Loyola maintains its broadcasting legacy with Crescent City Radio, an internet radio station broadcasting from the Communications/Music Complex on the corner of Calhoun and St. Charles Avenue.

WWL has been "monogrammed" into the Internal Revenue Code. A section excluding certain types of income of nonprofit organizations from income tax mentions entities licensed by federal agencies (like the station's FCC license) and carried on by religious orders (like the Jesuits). The three subsections of this tax provision, 26 U.S.C. 512(b)(15), begin with W, W, and L, respectively. The exclusion was directed at WWL specifically, and the joke has been attributed to Senator Russell Long of Louisiana.[3]

Role during Hurricane Katrina[edit]

During the immediate effects and aftermath of Hurricane Katrina on New Orleans and the Gulf Coast in late August 2005, WWL was for a time one of the few radio stations in the area remaining on the air. Announcer Garland Robinette for a time kept broadcasting from an improvised studio built in a closet after the studio's windows were blown out.

After the hurricane, WWL's emergency coverage was simulcast on the frequencies of numerous other radio stations. The broadcast was named "The United Radio Broadcasters of New Orleans"; mostly WWL staff appeared on-air. The United Radio Broadcasters were a partnership between Entercom and competitor Clear Channel Communications. The WWL website was completely rebuilt in only one day by the staff of other Entercom stations. The company also dispatched staffers from stations throughout the country to help WWL, and to provide their own stations coverage from the hurricane ravaged New Orleans area. For some time after Hurricane Katrina, WWL was simulcast on shortwave outlet WHRI, owned by World Harvest Radio International.

In April 2006, WWL permanently returned to the FM airwaves, simulcasting on the station then known as WTKL 105.3 (WWL had been simulcasting on 105.3 upon its return to air in late 2005, WTKL had returned to its oldies format for just three weeks prior to the change to WWL-FM).


WWL-AM continues to cover the rebuilding of New Orleans and the Gulf Coast region with local news and talk programming. The station carries the The Dave Ramsey Show as its only long-form syndicated program.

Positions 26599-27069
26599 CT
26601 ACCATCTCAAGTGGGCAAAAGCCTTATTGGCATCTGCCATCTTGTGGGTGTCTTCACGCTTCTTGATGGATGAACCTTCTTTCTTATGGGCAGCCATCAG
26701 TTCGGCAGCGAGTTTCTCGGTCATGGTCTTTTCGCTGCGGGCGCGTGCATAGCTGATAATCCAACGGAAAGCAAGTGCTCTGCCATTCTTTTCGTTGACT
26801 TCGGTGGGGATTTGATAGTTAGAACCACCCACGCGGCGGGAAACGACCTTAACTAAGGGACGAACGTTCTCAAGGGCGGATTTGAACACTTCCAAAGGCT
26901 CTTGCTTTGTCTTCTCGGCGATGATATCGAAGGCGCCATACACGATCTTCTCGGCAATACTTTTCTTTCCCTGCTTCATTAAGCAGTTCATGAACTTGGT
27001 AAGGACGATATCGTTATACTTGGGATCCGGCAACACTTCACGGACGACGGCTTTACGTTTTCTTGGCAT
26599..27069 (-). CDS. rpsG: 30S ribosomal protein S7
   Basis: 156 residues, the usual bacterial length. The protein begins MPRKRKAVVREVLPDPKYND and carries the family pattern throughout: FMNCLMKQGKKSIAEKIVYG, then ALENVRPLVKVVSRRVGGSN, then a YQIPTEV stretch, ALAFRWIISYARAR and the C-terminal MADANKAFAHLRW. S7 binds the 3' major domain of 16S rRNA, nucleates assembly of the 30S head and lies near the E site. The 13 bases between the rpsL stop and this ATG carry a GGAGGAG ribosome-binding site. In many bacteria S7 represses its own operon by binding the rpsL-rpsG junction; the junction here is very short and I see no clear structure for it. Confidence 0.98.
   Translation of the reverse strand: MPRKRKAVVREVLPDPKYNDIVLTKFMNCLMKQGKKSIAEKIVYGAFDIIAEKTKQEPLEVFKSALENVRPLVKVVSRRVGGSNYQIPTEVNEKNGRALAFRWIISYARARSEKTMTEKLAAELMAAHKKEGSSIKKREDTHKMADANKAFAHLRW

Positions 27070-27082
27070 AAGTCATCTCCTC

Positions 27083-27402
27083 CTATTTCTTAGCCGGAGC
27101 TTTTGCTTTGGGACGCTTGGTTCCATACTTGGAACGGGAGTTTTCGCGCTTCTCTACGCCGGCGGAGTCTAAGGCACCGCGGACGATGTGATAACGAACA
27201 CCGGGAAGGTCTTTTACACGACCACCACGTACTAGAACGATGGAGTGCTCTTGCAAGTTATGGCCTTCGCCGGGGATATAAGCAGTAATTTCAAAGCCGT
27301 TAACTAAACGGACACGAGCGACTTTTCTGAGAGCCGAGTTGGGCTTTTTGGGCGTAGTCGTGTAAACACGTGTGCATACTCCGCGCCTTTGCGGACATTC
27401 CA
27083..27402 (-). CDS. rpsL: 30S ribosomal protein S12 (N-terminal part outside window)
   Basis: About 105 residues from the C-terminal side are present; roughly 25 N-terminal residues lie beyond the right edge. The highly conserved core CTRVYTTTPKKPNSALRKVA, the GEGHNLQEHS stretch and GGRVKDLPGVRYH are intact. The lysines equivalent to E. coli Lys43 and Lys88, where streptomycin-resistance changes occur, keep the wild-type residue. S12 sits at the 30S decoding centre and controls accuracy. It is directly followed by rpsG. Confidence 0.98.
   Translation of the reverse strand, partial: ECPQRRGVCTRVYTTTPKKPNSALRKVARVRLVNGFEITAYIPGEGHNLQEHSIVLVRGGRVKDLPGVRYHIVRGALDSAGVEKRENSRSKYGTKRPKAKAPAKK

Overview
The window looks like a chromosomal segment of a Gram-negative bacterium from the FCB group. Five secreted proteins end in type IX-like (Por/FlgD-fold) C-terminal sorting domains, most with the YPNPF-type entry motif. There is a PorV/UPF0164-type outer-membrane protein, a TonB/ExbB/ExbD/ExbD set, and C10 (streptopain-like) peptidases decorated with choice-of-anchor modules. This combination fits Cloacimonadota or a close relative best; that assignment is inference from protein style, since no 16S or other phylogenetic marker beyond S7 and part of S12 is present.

As a secondary ESPN Radio affiliate (the full-time ESPN radio affiliate is its sister station "ESPN 1350" WWWL (AM), ESPN is aired each Monday night after Monday Night Football from Westwood One, ESPN Radio is broadcast 11 pm to midnight and Sunday nights from 11 pm to midnight right after Westwood One's coverage of every Sunday Night Football game. Selected times may vary on Saturdays during LSU football, basketball, and baseball seasons.

After Saints football season and LSU football and basketball seasons, times will still vary until after LSU baseball season and is broadcast during football off-season times vary during off season on Saturdays and Sundays.

In November 2006, The Big 870 expanded its programming to the former WSMB, now branded WWWL.

WWL has for many years been the flagship station for broadcasts of New Orleans Saints games, continuously since the 1995 season.[4] Jim Henderson and ex-Saint Hokie Gajan have been the broadcast team since 2000. Prior to the 1998 NFL Draft, when son Peyton Manning was drafted by the Indianapolis Colts, Archie Manning provided commentary on WWL's Saints coverage from his retirement as a player in 1985 through 1997.

New Orleans Saints on WWL–AM 870

Season Flagship station Play-by-play Color commentator Sideline reporter Studio host Studio analyst
2009 WWL–AM 870 Jim Henderson Hokie Gajan Kristian Garic


  1. ^ http://www.hdradio.com/station_guides/widget.php?id=83
  2. ^ "CBS Will Welcome WWL As New Orleans Outlet" (PDF). Broadcasting. November 1, 1935. Retrieved 4 November 2014. 
  3. ^ Fishman, J. & Schwarz, S. Nonprofit Organizations. New York: Foundation Press, 2006, page 684.
  4. ^ "Saints Radio Network Stations". New Orleans Saints. Retrieved February 25, 2009.